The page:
Abiomed Heart Pumps Linked to 49 Deaths

    A new warning is being issued over a heart pump whose use could perforate the heart.

    The device has already been linked to over 100 injuries and 49 deaths.

    These left-sided Impella heart pumps are made by Abiomed, a subsidiary of Johnson & Johnson MedTech. Abiomed posted the new

  • Ernie Mundell HealthDay Reporter
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  • April 1, 2024
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  • Stressed? Some Genes Could Raise Your Heart Attack Risk

    Folks with genetically-driven stress are more likely to suffer heart attacks after nerve-wracking events or times of unrest, a new study shows.

    People with above-average genetic scores linked to neuroticism and stress were 34% more likely to experience a heart attack followi...

    Living in Poor Neighborhoods Nearly Doubles Risk of Heart Attacks, Stroke

    Living in a poor and unhealthy neighborhood could nearly double a person's risk of heart disease and stroke, a new study says.

    The findings indicate that all the factors that make for a crummy neighborhood -- air and water pollution, toxic sites, few parks, tons of traffic -- play a ...

    Medicare to Cover Wegovy When Patients Also Have Heart Disease

    Medicare will now cover the popular weight-loss drug Wegovy if patients using it also have heart disease, U.S. officials announced Thursday.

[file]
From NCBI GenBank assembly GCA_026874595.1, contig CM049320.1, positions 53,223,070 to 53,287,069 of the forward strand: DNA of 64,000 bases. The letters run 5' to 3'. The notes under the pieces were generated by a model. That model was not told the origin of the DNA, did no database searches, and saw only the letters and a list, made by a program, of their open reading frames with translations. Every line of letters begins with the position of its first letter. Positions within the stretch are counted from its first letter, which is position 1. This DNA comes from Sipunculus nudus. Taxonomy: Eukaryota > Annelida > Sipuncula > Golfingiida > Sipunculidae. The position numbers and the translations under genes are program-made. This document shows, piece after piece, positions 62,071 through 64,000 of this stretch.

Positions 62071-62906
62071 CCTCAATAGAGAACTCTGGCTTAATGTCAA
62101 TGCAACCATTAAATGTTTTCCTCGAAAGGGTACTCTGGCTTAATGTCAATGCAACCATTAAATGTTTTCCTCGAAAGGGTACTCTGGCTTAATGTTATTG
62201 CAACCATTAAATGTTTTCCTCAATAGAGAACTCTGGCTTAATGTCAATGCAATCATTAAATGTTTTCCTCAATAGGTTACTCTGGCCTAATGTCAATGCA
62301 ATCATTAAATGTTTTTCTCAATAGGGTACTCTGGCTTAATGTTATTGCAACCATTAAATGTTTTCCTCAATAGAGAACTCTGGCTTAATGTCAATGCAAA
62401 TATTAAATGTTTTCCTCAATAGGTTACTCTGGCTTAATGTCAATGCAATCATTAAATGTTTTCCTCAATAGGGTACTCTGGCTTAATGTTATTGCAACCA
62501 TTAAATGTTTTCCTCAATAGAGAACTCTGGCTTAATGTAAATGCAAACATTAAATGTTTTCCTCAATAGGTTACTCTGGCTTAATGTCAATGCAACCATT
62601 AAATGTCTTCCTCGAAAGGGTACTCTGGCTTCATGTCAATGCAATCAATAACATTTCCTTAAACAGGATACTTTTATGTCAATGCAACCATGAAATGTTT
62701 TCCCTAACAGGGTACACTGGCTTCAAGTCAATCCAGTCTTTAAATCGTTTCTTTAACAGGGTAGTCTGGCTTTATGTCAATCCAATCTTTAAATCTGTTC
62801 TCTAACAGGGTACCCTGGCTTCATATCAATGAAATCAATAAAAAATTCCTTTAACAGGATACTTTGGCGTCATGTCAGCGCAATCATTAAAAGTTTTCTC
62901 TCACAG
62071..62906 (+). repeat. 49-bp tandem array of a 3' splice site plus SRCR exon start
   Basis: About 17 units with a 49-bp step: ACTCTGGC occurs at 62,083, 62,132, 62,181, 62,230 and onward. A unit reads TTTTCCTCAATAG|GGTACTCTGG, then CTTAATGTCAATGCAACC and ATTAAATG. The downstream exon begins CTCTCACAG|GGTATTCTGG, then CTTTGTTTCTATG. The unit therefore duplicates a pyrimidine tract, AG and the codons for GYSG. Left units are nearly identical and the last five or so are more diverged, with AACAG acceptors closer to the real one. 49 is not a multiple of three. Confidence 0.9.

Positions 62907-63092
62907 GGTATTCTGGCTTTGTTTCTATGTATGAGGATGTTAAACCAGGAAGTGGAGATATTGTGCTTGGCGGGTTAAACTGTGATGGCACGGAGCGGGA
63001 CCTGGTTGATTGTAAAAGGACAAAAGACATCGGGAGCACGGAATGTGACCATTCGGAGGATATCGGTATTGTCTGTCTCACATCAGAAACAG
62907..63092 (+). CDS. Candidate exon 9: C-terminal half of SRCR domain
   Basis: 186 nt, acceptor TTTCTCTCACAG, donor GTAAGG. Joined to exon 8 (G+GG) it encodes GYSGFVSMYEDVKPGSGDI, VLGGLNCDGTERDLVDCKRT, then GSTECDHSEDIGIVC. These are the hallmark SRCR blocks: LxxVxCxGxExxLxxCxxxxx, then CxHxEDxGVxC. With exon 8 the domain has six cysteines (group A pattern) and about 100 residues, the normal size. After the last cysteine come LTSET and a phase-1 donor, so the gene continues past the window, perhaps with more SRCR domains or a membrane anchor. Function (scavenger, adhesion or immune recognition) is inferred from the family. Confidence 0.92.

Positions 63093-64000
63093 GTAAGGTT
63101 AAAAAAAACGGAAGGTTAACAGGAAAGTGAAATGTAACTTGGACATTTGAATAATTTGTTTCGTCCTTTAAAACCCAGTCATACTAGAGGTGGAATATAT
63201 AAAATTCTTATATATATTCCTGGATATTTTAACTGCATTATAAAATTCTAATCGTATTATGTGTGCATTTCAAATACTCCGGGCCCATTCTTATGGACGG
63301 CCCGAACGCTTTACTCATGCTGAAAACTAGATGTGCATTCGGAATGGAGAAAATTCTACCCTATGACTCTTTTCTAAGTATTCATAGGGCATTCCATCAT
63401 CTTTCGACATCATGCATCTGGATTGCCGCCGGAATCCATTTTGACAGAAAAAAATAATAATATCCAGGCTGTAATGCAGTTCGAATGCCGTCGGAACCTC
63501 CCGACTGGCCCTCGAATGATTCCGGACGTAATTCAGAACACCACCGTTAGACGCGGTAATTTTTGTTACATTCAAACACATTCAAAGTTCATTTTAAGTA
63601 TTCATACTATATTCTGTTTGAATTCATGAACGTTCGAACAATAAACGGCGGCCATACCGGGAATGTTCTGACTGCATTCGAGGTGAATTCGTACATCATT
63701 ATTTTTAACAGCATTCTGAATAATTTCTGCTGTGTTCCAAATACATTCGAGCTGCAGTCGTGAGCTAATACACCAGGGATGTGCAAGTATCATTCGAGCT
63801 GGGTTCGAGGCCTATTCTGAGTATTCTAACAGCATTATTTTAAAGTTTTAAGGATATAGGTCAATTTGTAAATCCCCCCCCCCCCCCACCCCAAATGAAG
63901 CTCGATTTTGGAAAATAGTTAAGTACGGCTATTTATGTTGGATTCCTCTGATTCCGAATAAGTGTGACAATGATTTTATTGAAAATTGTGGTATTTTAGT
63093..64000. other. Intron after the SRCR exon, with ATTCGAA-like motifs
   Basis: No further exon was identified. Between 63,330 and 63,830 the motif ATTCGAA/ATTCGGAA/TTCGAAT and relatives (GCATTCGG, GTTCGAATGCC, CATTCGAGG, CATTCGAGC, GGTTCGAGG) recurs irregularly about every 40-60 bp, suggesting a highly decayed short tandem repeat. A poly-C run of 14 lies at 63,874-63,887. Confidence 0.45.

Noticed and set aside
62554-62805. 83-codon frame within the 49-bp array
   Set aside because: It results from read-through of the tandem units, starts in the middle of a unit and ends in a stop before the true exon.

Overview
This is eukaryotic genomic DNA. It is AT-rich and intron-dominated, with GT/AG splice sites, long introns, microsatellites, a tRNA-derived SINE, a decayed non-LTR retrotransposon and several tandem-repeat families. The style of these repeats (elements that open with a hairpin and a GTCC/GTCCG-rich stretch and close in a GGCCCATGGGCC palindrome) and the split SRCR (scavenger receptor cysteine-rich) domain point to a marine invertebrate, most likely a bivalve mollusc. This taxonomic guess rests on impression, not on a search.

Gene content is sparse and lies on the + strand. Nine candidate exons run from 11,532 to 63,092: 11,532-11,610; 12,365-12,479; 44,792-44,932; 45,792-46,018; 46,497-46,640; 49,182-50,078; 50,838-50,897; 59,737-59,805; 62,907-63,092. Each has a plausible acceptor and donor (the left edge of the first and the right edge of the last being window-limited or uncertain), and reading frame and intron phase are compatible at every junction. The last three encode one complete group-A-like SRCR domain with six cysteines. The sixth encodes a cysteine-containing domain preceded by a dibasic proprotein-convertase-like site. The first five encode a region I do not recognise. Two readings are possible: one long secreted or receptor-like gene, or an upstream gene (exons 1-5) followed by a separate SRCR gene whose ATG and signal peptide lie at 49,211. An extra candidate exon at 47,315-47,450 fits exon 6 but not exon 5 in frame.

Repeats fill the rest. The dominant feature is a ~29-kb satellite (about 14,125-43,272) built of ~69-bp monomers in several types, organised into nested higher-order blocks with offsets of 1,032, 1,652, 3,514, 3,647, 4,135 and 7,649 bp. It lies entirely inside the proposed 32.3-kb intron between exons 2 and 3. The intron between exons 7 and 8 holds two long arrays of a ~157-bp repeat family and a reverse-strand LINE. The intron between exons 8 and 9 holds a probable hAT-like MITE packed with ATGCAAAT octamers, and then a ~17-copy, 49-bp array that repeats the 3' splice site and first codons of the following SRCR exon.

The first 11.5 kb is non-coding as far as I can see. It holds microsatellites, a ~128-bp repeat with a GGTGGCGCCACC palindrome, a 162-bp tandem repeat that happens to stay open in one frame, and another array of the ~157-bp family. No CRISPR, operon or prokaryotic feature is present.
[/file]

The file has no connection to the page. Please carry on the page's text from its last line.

The move comes after the U.S. Food and Drug Administration approved drugmaker Novo Nordisk's application to add

  • Robin Foster HealthDay Reporter
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  • March 22, 2024
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  • Could Intermittent Fasting Diets Raise Heart Risks?

    Intermittent fasting might be bad for your heart, a new study warns.

    People who restricted their eating to an 8-hour window had nearly twice the risk of heart-related death compared to folks who ate freely, results show.

    This runs counter to previous research in which intermittent fasting impr...

    Daily Marijuana Use Greatly Raises Odds for Heart Attack, Stroke

    Folks who use marijuana have a greater risk of heart attack and stroke, with the odds rising even higher when they partake every day, a new study finds.

    Both daily and non-daily marijuana users had an increased risk of heart attack and stroke compared to non-users, researchers reported Feb. 28 in the Journal of the American Heart As...

    Blood Test Helps Predict Future Heart Attacks

    A standard blood test can reveal whether a person is at high risk of having a heart attack within six months, a new study shows.

    Researchers identified dozens of biomarkers in blood linked to the risk of a first heart attack, according to a report published Feb. 12 in the journal Nature Cardiovascular Research.

    <...

    Combo of Hot Flashes, Migraine Sends Heart Risks Sky High

    As if painful migraines, hot flashes and night sweats weren't bad enough, many women in menopause are facing a significantly bigger threat.

    New research suggests that women with both migraines and vasomotor symptoms (hot flashes and night sweats) are significantly more likely to develop heart disease or have a stroke.

    "There is a critical need to further refine existing cardiovascul...

    Heart Disease Still America's Top Killer, Although the Death Rate Has Declined

    Heart disease remains the United States' top cause of death, but progress is being made and more lives are being saved, a new report finds.

    There were 931,578 heart-related deaths in 2021, an increase of less than 3,000 from the year before, the report from the American Heart Association (AHA) showed.

    But overall, death rates from heart disease have declined 60% since the 1950s, AHA...